A lot of people ask me how I have time for X after I tell them that I am the father of 4 month old twins. I usually shrug, but my answer should be “..because I don’t do Y”

You can have all the time in the world to do the things you want if you aren’t doing something else.

A lot of my chores I have to fit in to my daily routine wherever I can, and it usually involves a fair amount of negotiation.

For example, today I had a Dr’s appt at 1:30 so I wanted to get some things done before hand like taking out the trash, mowing the lawn, making breakfast, sorting some laundry, doing some laundry, taking a shower etc…

At some point we decided to try and fit in a run to the grocery store as well which meant leaving around noon instead.

So.. right around 10:43 I asked how long I could mow the backyard for. My wife asked for the current time and gave me a fifteen minute window after telling me that she would need to get ready as well, and both babies would need to be fed. I agreed and took the four year old down with me, and made him a sandwich and a couple snacks. I then prepped the backyard and mowed just enough of the lawn to give the dog a good amount of room to maneuver within when doing his business later on that night.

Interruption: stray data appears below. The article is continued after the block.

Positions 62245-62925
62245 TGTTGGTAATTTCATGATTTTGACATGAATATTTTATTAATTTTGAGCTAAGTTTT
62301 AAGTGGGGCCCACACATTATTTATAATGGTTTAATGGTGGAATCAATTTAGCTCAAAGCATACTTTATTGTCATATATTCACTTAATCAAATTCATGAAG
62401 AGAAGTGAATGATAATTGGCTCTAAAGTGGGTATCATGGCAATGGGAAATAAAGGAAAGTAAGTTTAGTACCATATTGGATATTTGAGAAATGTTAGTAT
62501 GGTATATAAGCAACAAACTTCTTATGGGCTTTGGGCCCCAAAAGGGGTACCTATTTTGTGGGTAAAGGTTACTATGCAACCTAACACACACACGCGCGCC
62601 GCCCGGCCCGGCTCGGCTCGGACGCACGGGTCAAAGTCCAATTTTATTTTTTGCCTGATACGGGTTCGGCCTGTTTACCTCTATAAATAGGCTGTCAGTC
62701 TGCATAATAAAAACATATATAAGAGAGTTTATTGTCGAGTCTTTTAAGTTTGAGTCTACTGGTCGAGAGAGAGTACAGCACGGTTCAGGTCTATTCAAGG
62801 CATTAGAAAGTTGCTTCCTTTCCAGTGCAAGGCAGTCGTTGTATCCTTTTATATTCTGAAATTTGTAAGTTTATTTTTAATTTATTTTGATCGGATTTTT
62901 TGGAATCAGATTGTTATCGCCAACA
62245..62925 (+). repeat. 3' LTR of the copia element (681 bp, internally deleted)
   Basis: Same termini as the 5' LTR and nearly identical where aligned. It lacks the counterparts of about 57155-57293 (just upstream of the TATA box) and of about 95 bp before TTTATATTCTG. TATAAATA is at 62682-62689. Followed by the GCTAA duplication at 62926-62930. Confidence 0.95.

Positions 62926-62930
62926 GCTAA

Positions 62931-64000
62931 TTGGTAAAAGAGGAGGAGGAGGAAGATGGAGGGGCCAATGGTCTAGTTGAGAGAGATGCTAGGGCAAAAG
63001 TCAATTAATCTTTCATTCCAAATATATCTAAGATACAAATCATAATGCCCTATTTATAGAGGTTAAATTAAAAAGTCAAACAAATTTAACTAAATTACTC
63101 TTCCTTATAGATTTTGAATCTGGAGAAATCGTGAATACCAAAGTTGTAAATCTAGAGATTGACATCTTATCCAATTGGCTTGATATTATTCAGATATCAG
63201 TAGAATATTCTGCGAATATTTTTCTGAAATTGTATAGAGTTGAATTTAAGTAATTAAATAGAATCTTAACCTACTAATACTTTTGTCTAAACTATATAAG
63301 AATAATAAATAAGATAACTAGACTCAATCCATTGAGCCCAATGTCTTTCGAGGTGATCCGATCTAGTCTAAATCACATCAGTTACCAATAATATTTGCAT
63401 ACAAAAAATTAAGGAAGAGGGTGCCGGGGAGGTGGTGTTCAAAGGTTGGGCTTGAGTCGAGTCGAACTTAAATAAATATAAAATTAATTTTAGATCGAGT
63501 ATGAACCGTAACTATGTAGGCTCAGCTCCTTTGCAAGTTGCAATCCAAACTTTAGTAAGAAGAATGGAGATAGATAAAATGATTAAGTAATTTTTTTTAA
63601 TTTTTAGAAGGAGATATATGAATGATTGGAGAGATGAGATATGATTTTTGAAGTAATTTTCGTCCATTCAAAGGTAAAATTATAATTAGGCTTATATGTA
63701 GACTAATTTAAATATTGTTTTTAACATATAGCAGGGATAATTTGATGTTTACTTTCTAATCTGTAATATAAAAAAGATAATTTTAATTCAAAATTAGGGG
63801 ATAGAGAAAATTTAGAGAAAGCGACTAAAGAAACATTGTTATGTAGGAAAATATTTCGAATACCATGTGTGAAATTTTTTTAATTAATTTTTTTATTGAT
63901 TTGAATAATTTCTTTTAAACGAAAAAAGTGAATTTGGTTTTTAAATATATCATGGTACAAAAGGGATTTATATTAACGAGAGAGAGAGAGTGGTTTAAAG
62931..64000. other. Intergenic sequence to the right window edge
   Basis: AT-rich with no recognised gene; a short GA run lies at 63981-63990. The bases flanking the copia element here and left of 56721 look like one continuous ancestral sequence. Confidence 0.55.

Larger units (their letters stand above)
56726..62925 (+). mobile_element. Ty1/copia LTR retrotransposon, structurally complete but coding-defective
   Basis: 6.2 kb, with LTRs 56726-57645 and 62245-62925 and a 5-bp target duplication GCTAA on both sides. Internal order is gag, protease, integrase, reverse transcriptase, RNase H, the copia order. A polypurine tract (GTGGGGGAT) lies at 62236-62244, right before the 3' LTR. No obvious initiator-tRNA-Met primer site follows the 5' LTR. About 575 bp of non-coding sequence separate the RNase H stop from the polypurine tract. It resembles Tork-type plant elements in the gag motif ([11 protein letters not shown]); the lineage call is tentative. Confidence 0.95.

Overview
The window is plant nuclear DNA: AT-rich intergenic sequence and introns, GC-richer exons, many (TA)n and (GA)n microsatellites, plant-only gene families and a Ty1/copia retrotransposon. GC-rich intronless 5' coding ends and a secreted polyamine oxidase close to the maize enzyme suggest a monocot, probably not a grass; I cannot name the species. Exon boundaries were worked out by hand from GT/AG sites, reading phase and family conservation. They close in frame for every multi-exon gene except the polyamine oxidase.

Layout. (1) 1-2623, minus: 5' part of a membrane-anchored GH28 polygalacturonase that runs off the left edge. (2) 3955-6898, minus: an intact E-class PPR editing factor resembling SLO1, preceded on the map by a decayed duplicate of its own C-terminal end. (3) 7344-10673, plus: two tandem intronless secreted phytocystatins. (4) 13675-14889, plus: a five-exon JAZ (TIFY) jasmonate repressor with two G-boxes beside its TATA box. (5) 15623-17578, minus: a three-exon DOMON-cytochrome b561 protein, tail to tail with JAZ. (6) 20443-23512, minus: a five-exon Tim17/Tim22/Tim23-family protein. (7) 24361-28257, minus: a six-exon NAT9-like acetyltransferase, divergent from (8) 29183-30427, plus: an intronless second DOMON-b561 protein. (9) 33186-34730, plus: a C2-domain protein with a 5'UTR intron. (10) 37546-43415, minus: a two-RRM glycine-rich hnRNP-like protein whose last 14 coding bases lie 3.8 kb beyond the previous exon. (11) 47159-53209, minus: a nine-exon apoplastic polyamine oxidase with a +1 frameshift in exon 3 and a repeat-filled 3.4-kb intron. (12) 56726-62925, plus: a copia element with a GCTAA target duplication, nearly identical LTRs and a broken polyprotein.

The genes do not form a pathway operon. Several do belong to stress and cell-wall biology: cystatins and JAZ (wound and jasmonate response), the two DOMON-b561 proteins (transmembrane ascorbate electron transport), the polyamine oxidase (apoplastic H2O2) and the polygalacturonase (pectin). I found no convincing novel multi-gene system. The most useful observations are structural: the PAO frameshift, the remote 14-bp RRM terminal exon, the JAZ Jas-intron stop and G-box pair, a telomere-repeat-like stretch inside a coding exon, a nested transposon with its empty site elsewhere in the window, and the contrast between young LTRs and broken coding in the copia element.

So, I guess what I am saying is that you have to accept the partial completion of some tasks at times. The really important goal is trying to remember which baby fed last when. If you can get that down then you should be good to go.

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#homebrew My experience

I just started brewing beer at the beginning of the summer. I have thought about doing it for years but this year I put it down as the number one thing I would like to receive for my Birthday.

My wife and I went to American Brewmaster to get the necessary equipment, and we bought their Deluxe starter kit. This included all the buckets, tubes, thermometers, capping equipment etc… *and* your first beer kit.

I was torn between a Hefenweizen and an Amber Ale, but ultimately decided to go with the American Classic Amber Ale.

Once we had a guest in our home (Thanks Amanda!) to help take care of the twins I carved out a couple hours to rush headlong into the process.